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Sep 1, 2021Liked by Nellie Bowles

That's actually what being Jewish is all about - understanding how little we know, and striving to learn and improve - always. That's what we are all going to enjoy in the world to come - we will be all learning Torah and enjoying it. That's why this world was created - so that we all can learn. Now, we need Mashiach to show up, pronto! Welcome to the tribe and Shanah Tovah and Gemar Hatima Tova!

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Thank you Irishka!

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Aug 31, 2021Liked by Nellie Bowles

You're such a source of blessing to our people. It's truly an honor to welcome you into the fold. Sweet Shana to you and yours

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Thank you Bill and thank you for being such a great blog reader!

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Welcome to the intake process for the Tribes. My wife took a similar journey 10 years ago. It added great meaning and purpose to her life.

I did not ask her to convert. Indeed, we once discussed it and agreed that it would be wrong for her to convert just so we could get a rabbi to marry us. Then came a day when she asked if I would be okay with us getting married in a civil ceremony...I said, "Okay." The next day she asked if I would be okay if she converted to Judaism. I was floored. Of course, I said "Okay." She had already found a Conservative/Masorti shul and I followed her to her first interview with the Associate Rabbi. We started going to Shabbat services every week. We quickly became influential members in the shul just because we showed up every week and were willing to help when asked. Since we were the closest congregants, I was added to the "emergency minyan" list. If our phone rang at 5:35 pm on a weekday, we knew that they needed an extra Jew. We scheduled a religious ceremony and then we had a problem...finding a date to get her to the mikvah before our wedding. We got it done exactly a week before our wedding. It was a wonderful experience.

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I’m an atheist but I have long thought that if I *were* to embrace a religion, it would likely be Judaism. It is a thinking person’s religion. And it is focused on the here and now — the temporal — rather than on the Great Beyond. You and Bari are two lucky dudes.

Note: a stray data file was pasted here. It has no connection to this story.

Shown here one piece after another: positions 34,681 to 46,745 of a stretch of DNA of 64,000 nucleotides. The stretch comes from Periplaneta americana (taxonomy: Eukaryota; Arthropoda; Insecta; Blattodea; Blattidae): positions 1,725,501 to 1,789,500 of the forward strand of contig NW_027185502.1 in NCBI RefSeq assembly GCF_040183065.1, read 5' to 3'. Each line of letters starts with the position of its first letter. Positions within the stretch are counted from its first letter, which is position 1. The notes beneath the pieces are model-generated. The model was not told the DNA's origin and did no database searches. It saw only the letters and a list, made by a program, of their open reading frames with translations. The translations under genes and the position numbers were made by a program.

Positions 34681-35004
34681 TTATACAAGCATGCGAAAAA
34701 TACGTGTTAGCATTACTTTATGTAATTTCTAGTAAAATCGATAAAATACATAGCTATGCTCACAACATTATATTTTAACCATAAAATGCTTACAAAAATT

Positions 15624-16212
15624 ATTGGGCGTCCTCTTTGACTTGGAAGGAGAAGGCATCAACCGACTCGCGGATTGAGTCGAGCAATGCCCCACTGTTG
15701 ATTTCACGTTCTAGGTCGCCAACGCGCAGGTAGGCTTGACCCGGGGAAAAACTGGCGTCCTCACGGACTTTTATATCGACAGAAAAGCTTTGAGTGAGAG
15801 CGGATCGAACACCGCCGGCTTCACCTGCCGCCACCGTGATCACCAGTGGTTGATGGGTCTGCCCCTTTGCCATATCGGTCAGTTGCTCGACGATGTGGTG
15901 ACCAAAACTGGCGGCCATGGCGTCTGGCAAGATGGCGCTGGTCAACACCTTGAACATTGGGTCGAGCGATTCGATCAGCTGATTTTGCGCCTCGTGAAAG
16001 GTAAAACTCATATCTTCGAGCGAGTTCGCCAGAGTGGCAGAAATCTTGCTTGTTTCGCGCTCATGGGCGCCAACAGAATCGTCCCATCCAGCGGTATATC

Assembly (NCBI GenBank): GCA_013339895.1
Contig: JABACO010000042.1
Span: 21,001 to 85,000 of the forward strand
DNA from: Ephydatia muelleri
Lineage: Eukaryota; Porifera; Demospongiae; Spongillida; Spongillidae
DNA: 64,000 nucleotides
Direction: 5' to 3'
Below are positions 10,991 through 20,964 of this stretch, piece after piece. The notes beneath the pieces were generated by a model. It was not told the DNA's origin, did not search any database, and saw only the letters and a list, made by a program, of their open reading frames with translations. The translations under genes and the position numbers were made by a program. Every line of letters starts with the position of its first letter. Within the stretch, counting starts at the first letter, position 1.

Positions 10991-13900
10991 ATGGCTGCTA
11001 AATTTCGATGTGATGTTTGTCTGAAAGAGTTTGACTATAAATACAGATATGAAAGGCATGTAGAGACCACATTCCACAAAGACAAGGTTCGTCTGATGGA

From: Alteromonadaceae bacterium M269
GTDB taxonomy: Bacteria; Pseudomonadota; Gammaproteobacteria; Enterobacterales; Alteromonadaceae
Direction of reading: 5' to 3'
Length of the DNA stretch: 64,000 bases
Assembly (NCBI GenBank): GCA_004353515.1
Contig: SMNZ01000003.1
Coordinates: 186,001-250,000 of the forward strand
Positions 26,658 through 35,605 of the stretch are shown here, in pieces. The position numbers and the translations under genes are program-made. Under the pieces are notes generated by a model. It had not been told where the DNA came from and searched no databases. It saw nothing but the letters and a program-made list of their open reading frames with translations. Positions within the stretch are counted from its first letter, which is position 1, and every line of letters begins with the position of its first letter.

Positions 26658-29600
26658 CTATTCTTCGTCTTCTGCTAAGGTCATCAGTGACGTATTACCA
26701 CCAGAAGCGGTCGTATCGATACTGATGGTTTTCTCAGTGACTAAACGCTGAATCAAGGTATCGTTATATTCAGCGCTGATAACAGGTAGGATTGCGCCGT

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You can be an atheist and still be a Jew. Belief in God is optional; what matters is following the law.

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Your piece is so moving and real, and important to share. About that 'ta-da' moment, in time, as you grow into this more, you will feel so much more at home. But in my experience, even with those who have been born into Judaism, if they've had little exposure to the deeper meaning Judaism has, they feel similarly to you...like an outsider. Learning more is a great way to feel more at home. Thank you for writing this, and I hope, after the mikvah waters seep into you, and you settle into your newness as a Jew, you'll continue writing.

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I've followed your common sense articles, and became attached to your writing. I've tried to convey this to others, but can't seem to find the right words. I just knew I liked what you wrote. I felt that there I had some link to you. I clicked on your likeness in the Friday Common Sense column, and it brought up other things about you. Now that I know why. You have a yiddisha kup!

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It so happens that I have been listening to an excellent Buddhist podcast (Zen Studies Podcast: little Zen, much Buddhist studies). Recently I listened to one entitled "If You're Not Making Mistakes, You're Not Practicing." The point was that mistakes reveal the fundamental dissatisfaction we experience in life, which is also why we practice in the first place. I know your situation is not exactly the same but it has a similarl feel. That is, that making mistakes shows us why we do the same things over and over (i.e., rituals) and why we find a deep need to practice in the first place. Life as it is regularly lived, as well as learning a new way of life, are always imperfect and not able to meet our most profound needs. Therefore, we practice/learn and strive for something higher.